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We've improved Slashdot's video section; now you can view our video interviews, product close-ups and site visits with all the usual Slashdot options to comment, share, etc. No more walled garden! It's a work in progress -- we hope you'll check it out (Learn more about the recent updates).


Comment: Re:"antivax" people (Score 1) 416

by RocketRocketship (#31458466) Attached to: Court Rules Against Vaccine-Autism Claims Again
My 3 year old and 11 month old were both diagnosed with atypical chicken pox, today. The doctor told me that the 3 year old's vaccine prevented them from being about 50 times worse (in terms of number of rashes, severity of symptoms & fever, etc). He also immediately ordered the vaccine for the younger one, as it has a proven benefit if given immediately after diagnosis. So I'll go ahead and recommend that you give your hypothetical kid the vaccine.

As an aside, the doctor was asking about where they could have picked it up. I mentioned that they had recently started at a new daycare. The doctor immediately remarked that it was probably an un-vaccinated classmate. So, once again, I recommend you vaccinate your hypothetical kid. If not for your own kid, then for everyone else's.
Classic Games (Games)

M.U.L.E. Is Back 110

Posted by Soulskill
from the not-for-the-red-wings dept.
jmp_nyc writes "The developers at Turborilla have remade the 1983 classic game M.U.L.E. The game is free, and has slightly updated graphics, but more or less the same gameplay as the original version. As with the original game, up to four players can play against each other (or fewer than four with AI players taking the other spots). Unlike the original version, the four players can play against each other online. For those of you not familiar with M.U.L.E., it was one of the earliest economic simulation games, revolving around the colonization of the fictitious planet Irata (Atari spelled backwards). I have fond memories of spending what seemed like days at a time playing the game, as it's quite addictive, with the gameplay seeming simpler than it turns out to be. I'm sure I'm not the only Slashdotter who had a nasty M.U.L.E. addiction back in the day and would like a dose of nostalgia every now and then."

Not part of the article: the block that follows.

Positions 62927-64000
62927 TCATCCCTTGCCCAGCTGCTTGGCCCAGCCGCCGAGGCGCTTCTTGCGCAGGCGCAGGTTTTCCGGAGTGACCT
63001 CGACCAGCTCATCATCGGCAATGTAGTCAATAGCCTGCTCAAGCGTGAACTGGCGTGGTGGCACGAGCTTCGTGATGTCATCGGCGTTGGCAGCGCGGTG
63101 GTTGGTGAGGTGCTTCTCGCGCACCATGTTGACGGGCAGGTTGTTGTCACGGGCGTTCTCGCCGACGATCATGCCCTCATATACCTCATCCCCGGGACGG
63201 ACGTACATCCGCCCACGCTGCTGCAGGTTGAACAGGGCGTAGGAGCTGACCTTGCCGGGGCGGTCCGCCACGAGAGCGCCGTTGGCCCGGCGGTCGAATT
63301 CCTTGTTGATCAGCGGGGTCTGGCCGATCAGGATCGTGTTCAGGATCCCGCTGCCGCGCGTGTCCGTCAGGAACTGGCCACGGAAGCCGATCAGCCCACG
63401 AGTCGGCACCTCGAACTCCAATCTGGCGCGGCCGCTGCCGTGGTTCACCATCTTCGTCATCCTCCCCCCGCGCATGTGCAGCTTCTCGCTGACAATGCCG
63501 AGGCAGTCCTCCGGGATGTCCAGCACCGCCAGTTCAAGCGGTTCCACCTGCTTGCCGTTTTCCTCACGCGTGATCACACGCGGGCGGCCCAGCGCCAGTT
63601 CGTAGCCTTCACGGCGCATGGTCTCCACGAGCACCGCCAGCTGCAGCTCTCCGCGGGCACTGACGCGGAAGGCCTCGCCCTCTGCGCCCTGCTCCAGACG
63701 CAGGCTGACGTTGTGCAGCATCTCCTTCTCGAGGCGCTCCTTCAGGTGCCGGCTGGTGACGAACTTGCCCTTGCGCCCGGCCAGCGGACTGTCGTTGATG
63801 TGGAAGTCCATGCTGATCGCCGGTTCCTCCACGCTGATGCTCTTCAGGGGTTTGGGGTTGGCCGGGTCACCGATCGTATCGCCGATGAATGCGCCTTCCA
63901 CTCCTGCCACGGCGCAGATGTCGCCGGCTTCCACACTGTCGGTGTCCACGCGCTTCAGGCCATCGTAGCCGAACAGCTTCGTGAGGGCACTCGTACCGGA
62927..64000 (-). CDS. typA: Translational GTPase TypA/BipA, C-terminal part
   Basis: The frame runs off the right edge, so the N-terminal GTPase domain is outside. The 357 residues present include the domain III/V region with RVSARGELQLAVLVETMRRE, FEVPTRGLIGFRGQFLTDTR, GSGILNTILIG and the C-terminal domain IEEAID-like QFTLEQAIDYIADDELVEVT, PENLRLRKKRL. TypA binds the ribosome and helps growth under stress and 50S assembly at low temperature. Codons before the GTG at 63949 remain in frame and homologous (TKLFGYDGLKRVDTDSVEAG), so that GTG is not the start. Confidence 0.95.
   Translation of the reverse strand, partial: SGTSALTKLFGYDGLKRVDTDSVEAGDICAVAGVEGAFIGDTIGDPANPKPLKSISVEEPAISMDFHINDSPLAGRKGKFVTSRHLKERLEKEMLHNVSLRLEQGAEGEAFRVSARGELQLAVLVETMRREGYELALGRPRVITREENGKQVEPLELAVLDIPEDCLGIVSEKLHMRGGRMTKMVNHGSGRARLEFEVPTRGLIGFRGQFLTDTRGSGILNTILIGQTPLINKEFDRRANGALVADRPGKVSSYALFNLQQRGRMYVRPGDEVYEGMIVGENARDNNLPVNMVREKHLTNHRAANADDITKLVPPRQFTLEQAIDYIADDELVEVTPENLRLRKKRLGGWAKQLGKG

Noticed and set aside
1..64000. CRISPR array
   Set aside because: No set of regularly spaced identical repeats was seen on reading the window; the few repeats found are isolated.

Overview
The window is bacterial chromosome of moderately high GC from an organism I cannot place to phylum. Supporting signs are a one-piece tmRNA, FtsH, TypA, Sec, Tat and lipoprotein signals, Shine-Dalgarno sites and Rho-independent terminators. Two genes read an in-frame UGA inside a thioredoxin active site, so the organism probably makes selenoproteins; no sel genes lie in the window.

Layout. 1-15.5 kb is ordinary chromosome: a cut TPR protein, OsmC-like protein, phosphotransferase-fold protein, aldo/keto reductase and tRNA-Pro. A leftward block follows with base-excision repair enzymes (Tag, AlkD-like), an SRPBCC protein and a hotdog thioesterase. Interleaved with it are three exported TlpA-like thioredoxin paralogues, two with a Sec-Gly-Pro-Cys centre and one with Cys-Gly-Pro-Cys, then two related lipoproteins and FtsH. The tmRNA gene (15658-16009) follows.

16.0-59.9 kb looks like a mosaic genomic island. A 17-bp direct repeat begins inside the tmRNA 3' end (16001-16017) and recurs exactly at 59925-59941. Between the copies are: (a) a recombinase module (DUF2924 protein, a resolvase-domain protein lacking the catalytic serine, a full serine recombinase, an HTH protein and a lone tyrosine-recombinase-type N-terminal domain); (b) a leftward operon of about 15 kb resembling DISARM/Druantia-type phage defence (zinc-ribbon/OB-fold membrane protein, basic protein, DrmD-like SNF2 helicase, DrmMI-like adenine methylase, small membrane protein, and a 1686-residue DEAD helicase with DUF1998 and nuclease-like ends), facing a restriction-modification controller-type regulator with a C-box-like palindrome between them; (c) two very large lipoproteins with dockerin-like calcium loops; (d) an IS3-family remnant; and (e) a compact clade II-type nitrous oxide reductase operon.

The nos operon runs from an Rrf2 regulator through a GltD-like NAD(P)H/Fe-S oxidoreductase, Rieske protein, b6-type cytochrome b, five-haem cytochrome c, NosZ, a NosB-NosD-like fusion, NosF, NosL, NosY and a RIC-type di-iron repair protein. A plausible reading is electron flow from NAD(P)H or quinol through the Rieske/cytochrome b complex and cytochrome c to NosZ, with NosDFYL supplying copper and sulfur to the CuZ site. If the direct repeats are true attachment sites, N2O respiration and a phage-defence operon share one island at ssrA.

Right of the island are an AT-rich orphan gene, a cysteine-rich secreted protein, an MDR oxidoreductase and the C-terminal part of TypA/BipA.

Comment: Re:Orbiting the moon is exceptionally difficult (Score 2, Insightful) 186

by RocketRocketship (#29247961) Attached to: Communication Lost With Indian Moon Satellite

While that sounds pretty good, I'm fairly certain from a logical standpoint the odds of impacting the moon are as good or worse than the odds of leaving orbit and flying out into space. (Especially with the low gravity levels of the moon.)

I'm less than certain. Intersecting with the Moon would only require changes in ellipticity, whereas causing the satellite to become unbound would require a considerable increase in the satellite's kinetic energy.

Comment: PUFF? (Score 1) 211

There's a nice bit of software called PUFF that was written at Caltech. It is available as an MS-DOS binary, which you can run on XP or Mac through DOSBox. Also, on the PUFF website they report that the source code comes with the program, and some have had success in compiling it for Linux. Unfortunately, you can't buy the software directly. Some textbooks come packaged with it, though. I can recommend the Rutledge book as a nice overview of lab electronics.

The meat is rotten, but the booze is holding out. Computer translation of "The spirit is willing, but the flesh is weak."